Iryna Leushyna

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Police in Minsk detained Iryna Leushyna, director and chief editor of the Belarusian news agency BelaPAN, during raids on her apartment and BelaPAN’s offices on August 18, 2021. Leushyna was initially charged with large-scale tax evasion, and later was charged with creating an extremist group. Each charge is punishable by up to seven years in prison. She remains in detention awaiting trial.

Leushyna worked as a journalist at BelaPAN, Belarus’s largest and oldest independent news agency, since its foundation in 1991, and became its editor-in-chief, her daughter Anya told CPJ in a telephone interview. In January 2021, she became the agency’s director. 

BelaPAN extensively covered the mass protests that broke out across Belarus following President Aleksandr Lukashenko’s disputed election victory in August 2020, according to a CPJ review of its output. Unlike other independent outlets, BelaPAN’s website remained unblocked for months following the protests, the agency’s correspondent Tanya Korovenkova told CPJ. 

In January 2021, police searched the news agency’s Minsk headquarters in connection with a criminal investigation into former BelaPAN deputy director Andrei Aliaksandrau and confiscated documents and the hard disk of the editorial office’s main server, according to reports by Naviny, a news website affiliated with BelaPAN. 

On the morning of August 18, 2021, officers from the Investigative Committee of Belarus searched Leushyna’s and five of her BelaPAN colleagues’ homes, as CPJ documented at the time. Anya Leushyna said officers confiscated her mother’s laptop and cell phone during the search. Then, officers took Leushyna to BelaPAN’s editorial office, where they conducted a search and confiscated BelaPAN’s editorial office server, as well as another server used by the news agency that was housed at the office of state telecommunications company Beltelecom.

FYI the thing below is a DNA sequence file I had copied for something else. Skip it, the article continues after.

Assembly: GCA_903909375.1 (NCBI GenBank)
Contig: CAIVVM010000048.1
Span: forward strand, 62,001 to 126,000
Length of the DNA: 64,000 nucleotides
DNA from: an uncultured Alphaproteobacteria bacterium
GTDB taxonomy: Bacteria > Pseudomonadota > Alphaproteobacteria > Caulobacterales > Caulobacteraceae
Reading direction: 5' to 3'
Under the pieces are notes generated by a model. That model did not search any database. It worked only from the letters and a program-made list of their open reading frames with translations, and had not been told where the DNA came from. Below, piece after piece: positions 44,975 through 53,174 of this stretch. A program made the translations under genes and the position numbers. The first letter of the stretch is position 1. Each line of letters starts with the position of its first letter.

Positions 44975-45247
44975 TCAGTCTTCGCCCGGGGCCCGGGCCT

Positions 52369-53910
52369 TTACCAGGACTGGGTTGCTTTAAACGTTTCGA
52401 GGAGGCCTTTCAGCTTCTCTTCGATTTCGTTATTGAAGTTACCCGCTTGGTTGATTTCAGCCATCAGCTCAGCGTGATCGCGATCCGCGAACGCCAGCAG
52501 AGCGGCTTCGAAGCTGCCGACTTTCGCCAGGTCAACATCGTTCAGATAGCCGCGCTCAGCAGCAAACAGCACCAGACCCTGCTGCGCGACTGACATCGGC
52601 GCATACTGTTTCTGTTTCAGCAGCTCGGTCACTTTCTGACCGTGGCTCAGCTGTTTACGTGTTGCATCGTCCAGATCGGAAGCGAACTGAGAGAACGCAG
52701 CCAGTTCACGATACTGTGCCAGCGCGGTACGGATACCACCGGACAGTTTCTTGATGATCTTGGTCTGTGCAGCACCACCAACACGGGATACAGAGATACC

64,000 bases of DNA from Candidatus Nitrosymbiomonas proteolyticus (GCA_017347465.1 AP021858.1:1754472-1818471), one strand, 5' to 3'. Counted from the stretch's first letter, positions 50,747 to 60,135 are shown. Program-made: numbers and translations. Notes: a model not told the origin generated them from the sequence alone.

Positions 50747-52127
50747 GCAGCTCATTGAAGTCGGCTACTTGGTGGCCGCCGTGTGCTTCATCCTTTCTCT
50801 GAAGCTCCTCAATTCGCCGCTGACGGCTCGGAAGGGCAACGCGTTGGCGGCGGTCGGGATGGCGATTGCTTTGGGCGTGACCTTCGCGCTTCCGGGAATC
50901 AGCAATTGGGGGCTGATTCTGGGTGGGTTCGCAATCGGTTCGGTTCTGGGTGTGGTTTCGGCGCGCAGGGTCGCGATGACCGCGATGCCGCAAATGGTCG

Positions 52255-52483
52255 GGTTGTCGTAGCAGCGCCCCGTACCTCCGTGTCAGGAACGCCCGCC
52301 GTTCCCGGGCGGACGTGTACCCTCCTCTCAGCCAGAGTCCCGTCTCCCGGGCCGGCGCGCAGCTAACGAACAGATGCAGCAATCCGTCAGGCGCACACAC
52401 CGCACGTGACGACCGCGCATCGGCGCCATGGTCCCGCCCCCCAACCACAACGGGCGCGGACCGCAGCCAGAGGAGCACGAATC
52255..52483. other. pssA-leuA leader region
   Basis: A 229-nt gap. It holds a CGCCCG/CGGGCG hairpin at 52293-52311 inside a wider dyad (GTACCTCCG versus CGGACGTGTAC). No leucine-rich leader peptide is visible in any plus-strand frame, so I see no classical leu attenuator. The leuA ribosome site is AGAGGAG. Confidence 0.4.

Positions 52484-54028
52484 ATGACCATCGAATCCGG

After the search, Leushyna and two reporters were taken to Investigative Committee headquarters for questioning, according to reports.

Following questioning, Leushyna was ordered to be held for 72 hours at the Akrestsina Detention Facility in Minsk, her daughter Anya told BelaPAN, adding that Leushyna had not been given access to a lawyer.

In the afternoon of August 18, the Investigative Committee of Belarus announced on Telegram that Leushyna, former BelaPAN director Dzmitry Navazhylau and the agency’s accountant Katsyaryna Boeva had been arrested on suspicion of organizing or participating in gross violations of public order under Article 342, Part 1, of the country’s criminal code, subject to up to four years in prison. The statement also accused unnamed BelaPAN managers of evading an unspecified amount in taxes, a charge punishable by up to 12 years in prison under the Belarusian criminal code, depending on the sum involved.

The agency’s website went offline and remains closed since then, Korovenkova told CPJ on October 1, but the agency has continued to operate through Naviny and email subscriptions.

In a statement published on August 18 by Naviny, BelaPAN described the events as “a continuation of the policy of suppressing free speech in Belarus” and demanded the release of its staff. The agency said several of its staffers were in safety outside of Belarus and planned to continue the agency’s work.